But not all unexpected surprises are bad. We’ve been forced to take detours that have led us to discover some new and amazing places. And we’ve had our hotel reservations get messed up and instead of getting a single room with two beds we got a suite with two extra rooms.
God breaks into our life when we least expect it. And those who are ready can expect a good thing to come from it.
watch the message here...however, it might be a little grainy.
So to answer the question, “Who will go,” Jesus says the one who stays awake. That is to say, the one who is ready to meet God anywhere and everywhere.
“The only way to get ready for God” according to Richard Rohr, “is to get yourself out of the way.” It’s not always about us. But always about God. It’s always about “letting God come as a surprise, as unexpected, undeserved grace.”
Jesus constantly shows us that God always comes when we least expect it, and always where we don’t deserve it. This is why it’s always called the Good News.
But some take these words to be good for some, bad for others. I think that’s a wrong reading of this sacred map. It’s why so many people remained lost. I don't think this was Jesus' intention when he spoke these words.
I don't think Jesus says these things to make his followers worried or afraid to go on this journey, but to wake us all up and make us all excited to take the first steps into the unknown. It’s in taking the walk with him our faith comes alive, and grows muscles. Faith is a verb. Always active, always doing, always growing.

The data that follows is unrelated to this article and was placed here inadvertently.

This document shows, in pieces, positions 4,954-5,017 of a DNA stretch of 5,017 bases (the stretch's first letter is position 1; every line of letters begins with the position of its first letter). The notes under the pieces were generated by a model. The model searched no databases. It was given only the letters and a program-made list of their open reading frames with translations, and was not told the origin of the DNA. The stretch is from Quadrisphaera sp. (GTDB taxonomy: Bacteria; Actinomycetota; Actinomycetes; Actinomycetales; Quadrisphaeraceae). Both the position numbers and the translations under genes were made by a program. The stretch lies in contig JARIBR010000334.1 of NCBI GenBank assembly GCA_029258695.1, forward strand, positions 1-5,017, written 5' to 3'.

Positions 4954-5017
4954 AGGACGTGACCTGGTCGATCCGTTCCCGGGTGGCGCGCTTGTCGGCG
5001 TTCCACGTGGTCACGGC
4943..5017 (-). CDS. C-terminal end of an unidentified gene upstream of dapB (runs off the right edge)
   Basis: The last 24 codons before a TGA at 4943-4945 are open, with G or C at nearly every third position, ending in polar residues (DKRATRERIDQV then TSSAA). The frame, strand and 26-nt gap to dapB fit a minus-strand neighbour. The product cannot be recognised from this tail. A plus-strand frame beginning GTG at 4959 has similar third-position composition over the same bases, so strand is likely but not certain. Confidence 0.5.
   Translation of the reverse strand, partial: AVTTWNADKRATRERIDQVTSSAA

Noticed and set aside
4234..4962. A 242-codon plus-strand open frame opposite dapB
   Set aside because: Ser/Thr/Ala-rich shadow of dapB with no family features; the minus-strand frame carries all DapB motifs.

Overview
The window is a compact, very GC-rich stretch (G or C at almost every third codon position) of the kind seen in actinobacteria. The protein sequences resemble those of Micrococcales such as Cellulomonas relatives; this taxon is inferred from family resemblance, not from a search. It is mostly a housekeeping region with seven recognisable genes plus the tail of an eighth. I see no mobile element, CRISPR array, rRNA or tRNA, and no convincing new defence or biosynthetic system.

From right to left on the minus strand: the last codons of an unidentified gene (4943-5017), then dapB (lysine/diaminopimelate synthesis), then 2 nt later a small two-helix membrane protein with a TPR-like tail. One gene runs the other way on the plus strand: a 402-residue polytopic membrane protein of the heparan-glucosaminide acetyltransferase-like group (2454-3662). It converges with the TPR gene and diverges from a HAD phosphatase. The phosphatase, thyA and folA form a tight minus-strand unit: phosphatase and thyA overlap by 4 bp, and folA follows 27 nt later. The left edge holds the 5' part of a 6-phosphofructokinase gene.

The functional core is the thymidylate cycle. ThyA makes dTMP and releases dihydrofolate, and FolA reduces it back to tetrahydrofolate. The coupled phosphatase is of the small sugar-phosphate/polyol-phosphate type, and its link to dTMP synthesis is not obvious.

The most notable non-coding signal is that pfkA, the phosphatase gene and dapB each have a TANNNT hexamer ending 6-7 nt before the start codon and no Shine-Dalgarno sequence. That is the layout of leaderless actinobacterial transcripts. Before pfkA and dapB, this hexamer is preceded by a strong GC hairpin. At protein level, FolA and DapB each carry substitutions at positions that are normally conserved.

In taking another glance at this cryptic text, we see that Jesus is calling us “to a life of work, in the spirit of active wakefulness.” To expect the unexpected requires us all to keep our focus on the present day, to the needs of the moment. Jesus points our attention to the people in the field, the mill, the daily grind. The reason behind this is simple.
God breaks through in the ordinary places of human endeavors where life is lived out in real time. It’s in the mundane places of the everyday that our faith comes alive. Those who will go will be the one’s who are awake and ready, in any situation.
To be prepared is to remain active in faith… to be a people who see wrongs and work to correct them. Some call this being “woke.” And some believe this is a bad thing. I don't get it.
While we wait for Christ to come, Jesus said we need to be woke people.
Woke to the sins of inequality and injustice that continue to keep people enslaved and imprisoned.